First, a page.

However, i do like the blanks so i can do this - a take anywhere set which wont weigh my bag down with a thousand and 1 chisels.

    Portable set.jpg

  12. #11
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    Quote Originally Posted by Fumbler View Post
    As much as i love Mcjings. the quality of steel leaves a bit to the imagination, and wont hold an edge as good as other gouges on the market. I bought a spindle gouge blank for $38, only to head round the corner and Timberbits had a Hamlet detail gouge for $44..... i like my own handles but for that price the $6 is worth the better quality steel.
    I kept in mind the user's requirements ... viz. "I don't turn often but occasionally turn a piece to use as part of a furniture item - maybe once every few weeks... I'd also like to try a bowl or two sometime." I also noted that the tools that Pat currently has were blue on the tips, so most likely not HSS.

    Next step up from there is M2 HSS. In my experience there isn't a lot of difference between tools made from M2 HSS from the different makers. The steel composition is basically the same and any differences come down to the heat treatment and the finish, and there is no guarantee that that will be consistent from some well known brands, which I won't name here.

    Unfortunately we can no longer get the P&N tools in M2 that were so reliably consistent. They were what I always recommended in the past as 'every day' or starting tools.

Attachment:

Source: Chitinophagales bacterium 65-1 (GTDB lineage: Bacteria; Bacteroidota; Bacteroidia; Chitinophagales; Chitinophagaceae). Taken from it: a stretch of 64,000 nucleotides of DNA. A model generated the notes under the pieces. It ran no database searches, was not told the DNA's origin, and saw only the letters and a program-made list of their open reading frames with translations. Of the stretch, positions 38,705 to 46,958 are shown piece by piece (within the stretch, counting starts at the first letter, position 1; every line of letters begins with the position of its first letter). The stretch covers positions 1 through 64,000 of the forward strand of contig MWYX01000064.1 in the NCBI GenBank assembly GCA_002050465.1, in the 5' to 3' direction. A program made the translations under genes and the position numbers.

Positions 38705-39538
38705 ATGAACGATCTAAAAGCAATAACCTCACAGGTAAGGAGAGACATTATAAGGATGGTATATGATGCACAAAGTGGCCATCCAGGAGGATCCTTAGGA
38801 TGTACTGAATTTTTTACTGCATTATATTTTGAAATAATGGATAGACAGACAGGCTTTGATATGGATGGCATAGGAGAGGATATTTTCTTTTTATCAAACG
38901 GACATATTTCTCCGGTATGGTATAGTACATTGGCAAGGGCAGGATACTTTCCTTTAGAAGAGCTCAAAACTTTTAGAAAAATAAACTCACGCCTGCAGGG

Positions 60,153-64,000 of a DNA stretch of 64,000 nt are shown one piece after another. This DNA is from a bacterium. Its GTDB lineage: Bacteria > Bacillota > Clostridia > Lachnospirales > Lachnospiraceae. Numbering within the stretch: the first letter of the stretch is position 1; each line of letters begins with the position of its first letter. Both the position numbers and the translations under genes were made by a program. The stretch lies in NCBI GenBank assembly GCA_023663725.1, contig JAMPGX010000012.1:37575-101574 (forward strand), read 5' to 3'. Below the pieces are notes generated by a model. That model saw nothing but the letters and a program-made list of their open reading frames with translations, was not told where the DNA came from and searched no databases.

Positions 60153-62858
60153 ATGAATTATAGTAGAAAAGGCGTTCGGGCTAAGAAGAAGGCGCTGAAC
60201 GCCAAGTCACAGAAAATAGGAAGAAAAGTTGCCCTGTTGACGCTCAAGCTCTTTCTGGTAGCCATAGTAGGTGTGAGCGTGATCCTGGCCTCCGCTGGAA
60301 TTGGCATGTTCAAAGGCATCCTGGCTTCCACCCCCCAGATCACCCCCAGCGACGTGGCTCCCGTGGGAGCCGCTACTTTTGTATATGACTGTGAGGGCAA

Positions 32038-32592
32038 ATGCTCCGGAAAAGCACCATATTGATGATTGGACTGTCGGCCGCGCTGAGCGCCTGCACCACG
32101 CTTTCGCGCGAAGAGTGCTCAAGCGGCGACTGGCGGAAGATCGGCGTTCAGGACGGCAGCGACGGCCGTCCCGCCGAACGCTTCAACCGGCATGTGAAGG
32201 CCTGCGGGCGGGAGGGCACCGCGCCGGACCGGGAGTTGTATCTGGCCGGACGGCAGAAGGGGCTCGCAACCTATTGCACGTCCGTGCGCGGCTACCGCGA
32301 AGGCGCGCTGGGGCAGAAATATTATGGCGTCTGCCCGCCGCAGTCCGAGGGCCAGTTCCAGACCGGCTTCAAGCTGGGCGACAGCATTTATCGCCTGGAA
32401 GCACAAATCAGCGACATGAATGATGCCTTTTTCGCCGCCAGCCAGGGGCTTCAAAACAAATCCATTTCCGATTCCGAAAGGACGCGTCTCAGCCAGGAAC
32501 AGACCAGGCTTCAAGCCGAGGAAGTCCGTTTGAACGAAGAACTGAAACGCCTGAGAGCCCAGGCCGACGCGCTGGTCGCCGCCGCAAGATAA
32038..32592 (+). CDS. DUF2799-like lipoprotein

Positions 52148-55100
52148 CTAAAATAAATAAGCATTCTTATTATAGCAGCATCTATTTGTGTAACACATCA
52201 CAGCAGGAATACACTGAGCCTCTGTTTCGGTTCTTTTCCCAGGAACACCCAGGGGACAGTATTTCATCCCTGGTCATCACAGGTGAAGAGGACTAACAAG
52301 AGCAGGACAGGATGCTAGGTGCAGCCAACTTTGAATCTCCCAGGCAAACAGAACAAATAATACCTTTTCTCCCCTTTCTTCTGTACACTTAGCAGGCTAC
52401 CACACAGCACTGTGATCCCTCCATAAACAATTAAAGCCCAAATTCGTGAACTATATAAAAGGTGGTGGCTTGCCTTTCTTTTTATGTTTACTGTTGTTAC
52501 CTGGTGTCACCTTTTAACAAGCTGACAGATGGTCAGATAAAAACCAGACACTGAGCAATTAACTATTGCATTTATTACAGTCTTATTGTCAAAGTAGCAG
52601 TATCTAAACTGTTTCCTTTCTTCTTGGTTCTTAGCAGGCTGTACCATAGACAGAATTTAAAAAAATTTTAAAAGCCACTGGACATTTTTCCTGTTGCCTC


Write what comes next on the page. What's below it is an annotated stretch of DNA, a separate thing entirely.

The chaps from Woodfast were getting some M2 turning tools manufactured for them and they were OK, but they have given the game away. Likewise, Gary Pye has been getting some made for him, but his seem to be of stock quite often and having not used any of his I can't comment on the quality. Putting aside Pye, ie if you can get them, as far as I know there is currently no equivalent to P&N or Woodfast tools here in Australia. You have to go down or up in price from there. Given the users requirements, I went down; thus my McJing recommendation.

    The current price, for example, for a 1/2" spindle gouge in M2 from McJing is $36 and for an M2 Hamlet in the same size from Timberbits is $58. That's a $22 premium or 60% more. No doubt the Hamlets are a bit better, but for the intended use I'm not convinced that you would get a 60% better performance. Also keep in mind that Pat was looking to buy four or five replacement tools and the overall cost was going to be considerable if he went up market for all of those. This way he can selectively upgrade any particular tool later on if he feels the need for that.